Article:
Many found particularly challenging the teaching that Catholics are not called to vote based on one single topic, but to look at the broader implications. Feeling strongly about dignity and sacredness of life, the abortion debate was key for him and others. The workshop helped Pagan look beyond the single issue and consider all dignity of life issues (death penalty, immigration, poverty, the elderly). He then pondered solutions, policies and social programs that can be incorporated to further Catholic values. “We can start there (with the topic), but we can’t end there,” Pagan discovered.

Ferris agreed adding that although abortion remains a strong concern for him, he now plans to “take a minute to really consider other policies. If I vote this way, what else am I voting for that this platform brings along with it… and weigh that before making an immediate decision.” He said the new understanding “tempered” him.

Quoting the Catechism of the Catholic Church, Deacon Camous explained, “Conscience is a judgement of reason that engages the head and the heart. In all he says and does, man is obliged to follow faithfully what is just and right” (CCC 1778).  We are called to make decisions, not on a feeling. It’s the voice of God resounding in the human heart that reveals truth to us,” he said. “There must be solidarity and an understanding that every life in every country has a value.”

Deacon Camous reminded those present, “None of the candidates are your savior. There is no party of Jesus Christ.” Thus, the bishops teach to faithfully form one’s conscience, there must be a desire to embrace goodness and truth; study Scripture and Church teaching; examine facts and background information; focus on moral principles and the needs of the weak, the common good and especially to prayerfully reflect.

“As Catholics, we have a long tradition of engagement in the political process as a means of putting our faith into action,” stated the USCCB. “We are called to bring the best of ourselves and our faith to the public square—and yet today, many shy away from such involvement because our national and local conversations are filled with vitriol and harsh language, often directed at people themselves. When personal attacks replace honest debate, no one wins. This kind of attack, no matter the reason, only serves to further divide our communities. As Catholics, we must model a better way.”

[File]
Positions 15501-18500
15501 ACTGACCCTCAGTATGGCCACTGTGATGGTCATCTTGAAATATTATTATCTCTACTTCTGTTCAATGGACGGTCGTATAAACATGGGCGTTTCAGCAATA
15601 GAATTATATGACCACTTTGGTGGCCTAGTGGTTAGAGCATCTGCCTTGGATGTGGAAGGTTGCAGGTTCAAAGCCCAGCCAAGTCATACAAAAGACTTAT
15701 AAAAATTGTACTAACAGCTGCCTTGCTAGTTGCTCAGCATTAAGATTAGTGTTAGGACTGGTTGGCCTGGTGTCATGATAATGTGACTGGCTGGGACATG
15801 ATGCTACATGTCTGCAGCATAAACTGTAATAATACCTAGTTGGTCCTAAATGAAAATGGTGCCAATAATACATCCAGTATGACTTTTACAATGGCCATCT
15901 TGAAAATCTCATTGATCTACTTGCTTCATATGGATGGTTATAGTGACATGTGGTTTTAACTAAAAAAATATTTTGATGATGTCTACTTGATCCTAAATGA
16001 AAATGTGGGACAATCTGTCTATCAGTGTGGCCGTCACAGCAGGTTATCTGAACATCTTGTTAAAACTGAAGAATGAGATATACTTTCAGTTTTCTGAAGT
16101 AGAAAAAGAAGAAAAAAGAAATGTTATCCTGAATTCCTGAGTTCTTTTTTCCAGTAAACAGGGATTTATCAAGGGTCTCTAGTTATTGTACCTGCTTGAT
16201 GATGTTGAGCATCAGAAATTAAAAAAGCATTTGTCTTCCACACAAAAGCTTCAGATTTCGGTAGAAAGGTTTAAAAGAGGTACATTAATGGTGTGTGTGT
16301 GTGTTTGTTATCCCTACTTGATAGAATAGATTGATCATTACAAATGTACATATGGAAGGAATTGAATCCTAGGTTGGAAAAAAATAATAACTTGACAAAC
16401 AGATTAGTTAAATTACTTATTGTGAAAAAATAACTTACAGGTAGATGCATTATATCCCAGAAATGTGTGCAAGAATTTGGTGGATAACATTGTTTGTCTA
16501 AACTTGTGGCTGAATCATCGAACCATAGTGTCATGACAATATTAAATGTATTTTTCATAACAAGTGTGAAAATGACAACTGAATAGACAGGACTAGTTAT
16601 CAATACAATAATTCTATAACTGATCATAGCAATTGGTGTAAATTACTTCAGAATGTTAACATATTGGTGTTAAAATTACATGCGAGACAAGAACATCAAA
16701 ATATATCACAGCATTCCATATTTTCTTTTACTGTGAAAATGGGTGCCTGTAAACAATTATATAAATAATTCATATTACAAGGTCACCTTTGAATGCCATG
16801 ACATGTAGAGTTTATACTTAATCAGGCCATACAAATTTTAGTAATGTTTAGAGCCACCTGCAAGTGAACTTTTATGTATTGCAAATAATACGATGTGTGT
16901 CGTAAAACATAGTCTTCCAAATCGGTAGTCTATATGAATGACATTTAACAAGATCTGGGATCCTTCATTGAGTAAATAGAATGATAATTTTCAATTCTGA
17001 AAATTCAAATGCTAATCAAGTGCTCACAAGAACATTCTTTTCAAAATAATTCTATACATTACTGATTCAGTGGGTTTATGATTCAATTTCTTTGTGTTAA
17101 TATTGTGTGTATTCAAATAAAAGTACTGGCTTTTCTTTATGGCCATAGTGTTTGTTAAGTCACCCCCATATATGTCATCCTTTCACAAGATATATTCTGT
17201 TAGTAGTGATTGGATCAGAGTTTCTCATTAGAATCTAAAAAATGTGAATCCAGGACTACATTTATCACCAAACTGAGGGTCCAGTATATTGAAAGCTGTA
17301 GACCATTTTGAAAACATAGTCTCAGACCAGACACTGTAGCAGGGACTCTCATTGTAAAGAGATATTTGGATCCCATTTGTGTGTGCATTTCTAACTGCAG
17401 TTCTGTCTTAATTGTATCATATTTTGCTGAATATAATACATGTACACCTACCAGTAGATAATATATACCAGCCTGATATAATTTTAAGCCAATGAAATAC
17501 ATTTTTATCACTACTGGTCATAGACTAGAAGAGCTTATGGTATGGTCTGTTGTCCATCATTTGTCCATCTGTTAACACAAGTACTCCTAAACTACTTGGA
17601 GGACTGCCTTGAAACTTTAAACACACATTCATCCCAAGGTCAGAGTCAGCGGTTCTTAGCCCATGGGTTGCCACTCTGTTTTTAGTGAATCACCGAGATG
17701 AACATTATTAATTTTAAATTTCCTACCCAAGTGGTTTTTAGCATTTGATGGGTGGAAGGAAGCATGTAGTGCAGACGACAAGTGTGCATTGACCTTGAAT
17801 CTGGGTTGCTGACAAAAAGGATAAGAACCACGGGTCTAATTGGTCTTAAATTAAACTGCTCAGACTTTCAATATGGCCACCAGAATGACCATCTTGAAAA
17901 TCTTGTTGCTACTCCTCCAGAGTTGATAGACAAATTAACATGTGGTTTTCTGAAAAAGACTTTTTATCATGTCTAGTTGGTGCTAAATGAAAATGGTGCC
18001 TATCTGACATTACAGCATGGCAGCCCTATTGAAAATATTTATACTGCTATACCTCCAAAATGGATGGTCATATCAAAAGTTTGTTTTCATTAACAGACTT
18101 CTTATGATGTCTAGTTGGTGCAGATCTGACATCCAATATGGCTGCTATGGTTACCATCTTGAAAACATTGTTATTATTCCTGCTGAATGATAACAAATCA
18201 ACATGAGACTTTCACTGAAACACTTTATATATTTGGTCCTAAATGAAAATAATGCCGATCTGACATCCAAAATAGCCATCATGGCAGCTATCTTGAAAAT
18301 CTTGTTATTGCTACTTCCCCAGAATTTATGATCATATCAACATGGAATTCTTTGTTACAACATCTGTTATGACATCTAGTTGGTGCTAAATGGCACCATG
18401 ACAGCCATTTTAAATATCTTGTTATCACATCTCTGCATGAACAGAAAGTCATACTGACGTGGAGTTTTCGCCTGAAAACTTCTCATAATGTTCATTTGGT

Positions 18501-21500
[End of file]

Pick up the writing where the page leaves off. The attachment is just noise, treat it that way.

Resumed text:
Pagan agreed noting, “We as Christians need healing. If we heal, there’s a chance to go forth and heal this country. It needs water to quench this fire. I hoped this class would help me be a firefighter.” He said it did adding, “(The workshop) is helping me continue to discern my choice and what I want to do, which is better than where I was.”

“I think this is going to impact me in my call to the diaconate,” Ferris noted. Once ordained and preaching, he hopes he is “more mindful” that his words “can affirm or isolate somebody.” He plans to bring “more intentionality to the teaching of the Church to inform conscience.”

By Glenda Meekins of the Florida Catholic, September 23, 2020